On January 31, 2018 the San Bernardino County Sheriff’s Office announced that the Department’s police radios would be converting from analog to digital signals. This conversion will greatly improve the ability of law enforcement officers and support personnel to communicate vital information to one another across our large and vastly spread out county.
As part of this conversion the Department also announced that radio messages transmitted on the new digital communication platform would be encrypted, which will prevent the public and members of the news media from following Sheriff’s Department activities via police scanners. While the conversion of police radios from analog to digital has been federally mandated the encryption of police digital communications has not; this is being done at the discretion of the County Sheriff.
There are sound arguments both in support and in opposition to this decision. In announcing its decision the Sheriff’s Department pointed out that encryption will promote officer safety by preventing criminal elements from monitoring their activities on police scanners, thereby learning of their location and strategies. The Department further contends that the public will also be protected by encrypting communications, to the extent that an individual’s private information (such as driver’s license numbers, addresses and dates of birth) can be used for nefarious purposes, including identify theft, if openly broadcast on police scanners.
Opponents of encryption have an equally persuasive set of arguments. They point out that encrypting police scanners will deprive the public of timely information that may be vital to public safety, such as the location of an armed suspect on the run or an active shooter. Without ready access to this information the safety of the public in high risk situations could be seriously jeopardized. Encryption opponents further contend that it could compromise the accountability of the Sheriff’s Department and its deputies, since it will force the public to rely more heavily on official departmental communications such as press releases for information concerning the activities of department personnel. Finally, opponents of this decision contend that it was made with limited public input at the cost of $ 160 million in public funds.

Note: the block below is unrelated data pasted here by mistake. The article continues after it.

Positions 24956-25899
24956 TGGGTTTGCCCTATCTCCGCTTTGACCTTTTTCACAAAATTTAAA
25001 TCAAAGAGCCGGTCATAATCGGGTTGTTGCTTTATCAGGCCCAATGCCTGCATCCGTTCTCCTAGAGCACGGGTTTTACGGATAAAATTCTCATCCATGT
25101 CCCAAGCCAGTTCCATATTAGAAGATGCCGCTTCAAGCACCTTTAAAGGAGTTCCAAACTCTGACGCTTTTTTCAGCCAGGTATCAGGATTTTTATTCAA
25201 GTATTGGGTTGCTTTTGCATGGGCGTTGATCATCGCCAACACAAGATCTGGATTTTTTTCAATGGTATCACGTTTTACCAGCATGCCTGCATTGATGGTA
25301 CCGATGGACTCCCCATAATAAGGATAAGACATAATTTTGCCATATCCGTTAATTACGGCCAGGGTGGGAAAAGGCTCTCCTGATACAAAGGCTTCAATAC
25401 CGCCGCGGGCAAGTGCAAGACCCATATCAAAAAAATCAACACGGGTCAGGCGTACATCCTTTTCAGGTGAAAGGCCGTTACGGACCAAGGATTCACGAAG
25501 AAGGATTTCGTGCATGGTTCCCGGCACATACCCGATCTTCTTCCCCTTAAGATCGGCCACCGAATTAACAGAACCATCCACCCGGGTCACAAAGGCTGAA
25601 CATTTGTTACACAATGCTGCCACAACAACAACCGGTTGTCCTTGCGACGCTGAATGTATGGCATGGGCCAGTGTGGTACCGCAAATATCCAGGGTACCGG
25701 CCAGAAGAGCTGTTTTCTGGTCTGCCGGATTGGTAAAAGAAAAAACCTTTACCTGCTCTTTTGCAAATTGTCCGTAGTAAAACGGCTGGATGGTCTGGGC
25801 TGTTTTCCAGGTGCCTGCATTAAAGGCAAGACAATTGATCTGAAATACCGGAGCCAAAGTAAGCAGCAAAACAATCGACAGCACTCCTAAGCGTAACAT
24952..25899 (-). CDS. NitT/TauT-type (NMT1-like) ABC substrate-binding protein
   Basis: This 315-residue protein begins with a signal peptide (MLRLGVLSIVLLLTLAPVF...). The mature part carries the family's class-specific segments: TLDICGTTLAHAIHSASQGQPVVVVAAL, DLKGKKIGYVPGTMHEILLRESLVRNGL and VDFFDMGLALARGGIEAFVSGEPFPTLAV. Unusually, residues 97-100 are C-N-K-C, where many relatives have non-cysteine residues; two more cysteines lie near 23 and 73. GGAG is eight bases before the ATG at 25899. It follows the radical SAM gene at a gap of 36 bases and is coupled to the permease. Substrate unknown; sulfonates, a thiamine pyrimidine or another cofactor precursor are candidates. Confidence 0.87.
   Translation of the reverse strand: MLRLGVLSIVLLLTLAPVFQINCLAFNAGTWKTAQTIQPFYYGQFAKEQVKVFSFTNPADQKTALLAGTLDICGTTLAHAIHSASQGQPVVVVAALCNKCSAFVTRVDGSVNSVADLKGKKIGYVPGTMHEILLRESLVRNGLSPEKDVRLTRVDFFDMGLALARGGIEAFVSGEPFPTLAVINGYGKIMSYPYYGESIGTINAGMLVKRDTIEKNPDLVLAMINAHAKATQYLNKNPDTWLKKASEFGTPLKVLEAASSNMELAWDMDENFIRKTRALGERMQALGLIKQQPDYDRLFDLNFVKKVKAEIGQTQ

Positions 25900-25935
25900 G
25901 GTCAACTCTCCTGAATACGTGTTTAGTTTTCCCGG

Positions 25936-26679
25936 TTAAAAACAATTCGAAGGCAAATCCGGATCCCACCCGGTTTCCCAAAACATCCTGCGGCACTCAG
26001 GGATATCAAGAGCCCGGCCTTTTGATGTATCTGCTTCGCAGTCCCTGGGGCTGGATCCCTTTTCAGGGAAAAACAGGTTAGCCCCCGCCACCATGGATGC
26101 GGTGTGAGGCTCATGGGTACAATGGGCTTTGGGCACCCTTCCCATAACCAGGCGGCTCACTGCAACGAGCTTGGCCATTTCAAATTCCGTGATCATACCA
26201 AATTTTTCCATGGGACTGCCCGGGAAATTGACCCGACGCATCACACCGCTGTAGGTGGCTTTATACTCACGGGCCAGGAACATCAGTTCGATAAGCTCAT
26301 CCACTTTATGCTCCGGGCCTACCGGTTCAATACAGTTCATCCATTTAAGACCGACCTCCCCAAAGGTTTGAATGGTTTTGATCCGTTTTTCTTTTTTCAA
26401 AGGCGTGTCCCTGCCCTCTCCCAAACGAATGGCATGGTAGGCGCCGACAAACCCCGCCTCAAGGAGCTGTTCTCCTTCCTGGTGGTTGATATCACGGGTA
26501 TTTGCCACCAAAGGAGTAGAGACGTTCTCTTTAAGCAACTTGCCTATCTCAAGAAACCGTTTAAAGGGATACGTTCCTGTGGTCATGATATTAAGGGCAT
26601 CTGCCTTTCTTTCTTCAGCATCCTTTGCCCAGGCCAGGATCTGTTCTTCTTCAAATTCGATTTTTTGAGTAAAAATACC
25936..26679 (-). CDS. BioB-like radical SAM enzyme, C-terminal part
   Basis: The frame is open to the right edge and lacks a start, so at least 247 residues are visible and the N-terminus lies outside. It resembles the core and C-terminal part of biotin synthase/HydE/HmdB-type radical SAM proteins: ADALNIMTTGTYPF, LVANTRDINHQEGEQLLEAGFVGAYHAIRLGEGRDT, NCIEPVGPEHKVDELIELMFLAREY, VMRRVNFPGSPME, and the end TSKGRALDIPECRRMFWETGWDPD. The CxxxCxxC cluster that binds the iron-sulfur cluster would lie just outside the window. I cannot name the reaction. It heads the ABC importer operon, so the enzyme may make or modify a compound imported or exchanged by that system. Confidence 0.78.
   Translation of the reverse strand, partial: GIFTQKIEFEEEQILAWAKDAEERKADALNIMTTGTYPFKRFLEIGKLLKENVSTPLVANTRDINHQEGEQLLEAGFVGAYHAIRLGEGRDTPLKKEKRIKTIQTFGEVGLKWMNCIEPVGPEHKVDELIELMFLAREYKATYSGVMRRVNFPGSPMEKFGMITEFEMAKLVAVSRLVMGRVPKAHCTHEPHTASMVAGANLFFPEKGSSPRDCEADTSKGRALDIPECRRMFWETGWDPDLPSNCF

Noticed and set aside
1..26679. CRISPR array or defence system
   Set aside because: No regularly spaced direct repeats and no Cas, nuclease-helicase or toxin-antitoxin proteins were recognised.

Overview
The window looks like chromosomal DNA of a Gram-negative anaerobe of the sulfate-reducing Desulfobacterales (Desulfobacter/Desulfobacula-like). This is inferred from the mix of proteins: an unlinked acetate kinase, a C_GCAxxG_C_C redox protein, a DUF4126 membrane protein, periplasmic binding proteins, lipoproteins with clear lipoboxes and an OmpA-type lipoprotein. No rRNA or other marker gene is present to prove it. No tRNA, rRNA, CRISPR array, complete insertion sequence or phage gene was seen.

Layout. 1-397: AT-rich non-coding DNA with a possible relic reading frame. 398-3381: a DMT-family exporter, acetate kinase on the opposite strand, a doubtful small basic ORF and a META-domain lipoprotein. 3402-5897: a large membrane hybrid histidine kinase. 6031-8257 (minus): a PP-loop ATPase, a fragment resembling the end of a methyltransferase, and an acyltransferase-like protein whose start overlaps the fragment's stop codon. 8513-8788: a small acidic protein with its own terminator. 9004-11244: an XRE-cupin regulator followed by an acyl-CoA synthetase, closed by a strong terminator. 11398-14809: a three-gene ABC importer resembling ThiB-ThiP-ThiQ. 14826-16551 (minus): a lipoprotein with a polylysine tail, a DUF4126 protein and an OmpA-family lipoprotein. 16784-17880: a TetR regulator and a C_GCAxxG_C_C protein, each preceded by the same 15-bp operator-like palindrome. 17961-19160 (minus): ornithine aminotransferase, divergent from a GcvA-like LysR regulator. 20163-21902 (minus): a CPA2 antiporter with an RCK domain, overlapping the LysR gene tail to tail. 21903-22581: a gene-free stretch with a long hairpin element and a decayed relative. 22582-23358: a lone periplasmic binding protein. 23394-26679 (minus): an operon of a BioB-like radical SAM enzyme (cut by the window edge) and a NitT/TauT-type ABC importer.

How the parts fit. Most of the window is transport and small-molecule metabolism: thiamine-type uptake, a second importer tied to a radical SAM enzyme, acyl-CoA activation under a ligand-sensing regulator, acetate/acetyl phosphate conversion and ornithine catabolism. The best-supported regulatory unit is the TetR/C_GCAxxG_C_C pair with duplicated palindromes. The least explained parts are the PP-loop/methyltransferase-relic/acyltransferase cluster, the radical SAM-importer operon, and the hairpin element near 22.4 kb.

There is a possible solution that could reconcile the Sheriff Department’s concerns about officer safety and citizen privacy with the legitimate issues that have been raised by those opposing encryption. This would be for the Department to provide access to real-time, unencrypted radio transmissions to selected media outlets that have gone through a screening process. Under this proposed approach the Sheriff Department’s communication platform would continue to be encrypted but responsible media outlets such as the Daily Press, the Victor Valley News Group, Tri-Community News Plus and El Dorado Broadcasting would have access to, and be able to share with the general public, vital public safety information disseminated via police scanners.
Over the past year and one-half as public concerns over violent crime on the High Desert have risen to unprecedented levels, the region’s media outlets have been engaged in cooperative efforts to collectively respond to these legitimate fears on the part of their readers and listeners. Depriving these information providers of vital, timely public safety information via unencrypted police scanners represents a step backward in our efforts to combat violent crime.
On behalf of all of those concerned with such matters I urge the San Bernardino County Sheriff’s Office to take immediate steps to restore responsible media access to this crucial source of public safety information.
Joseph W. Brady, CCIM, SIOR
President, The Bradco Companies
Trustee, Victor Valley Community College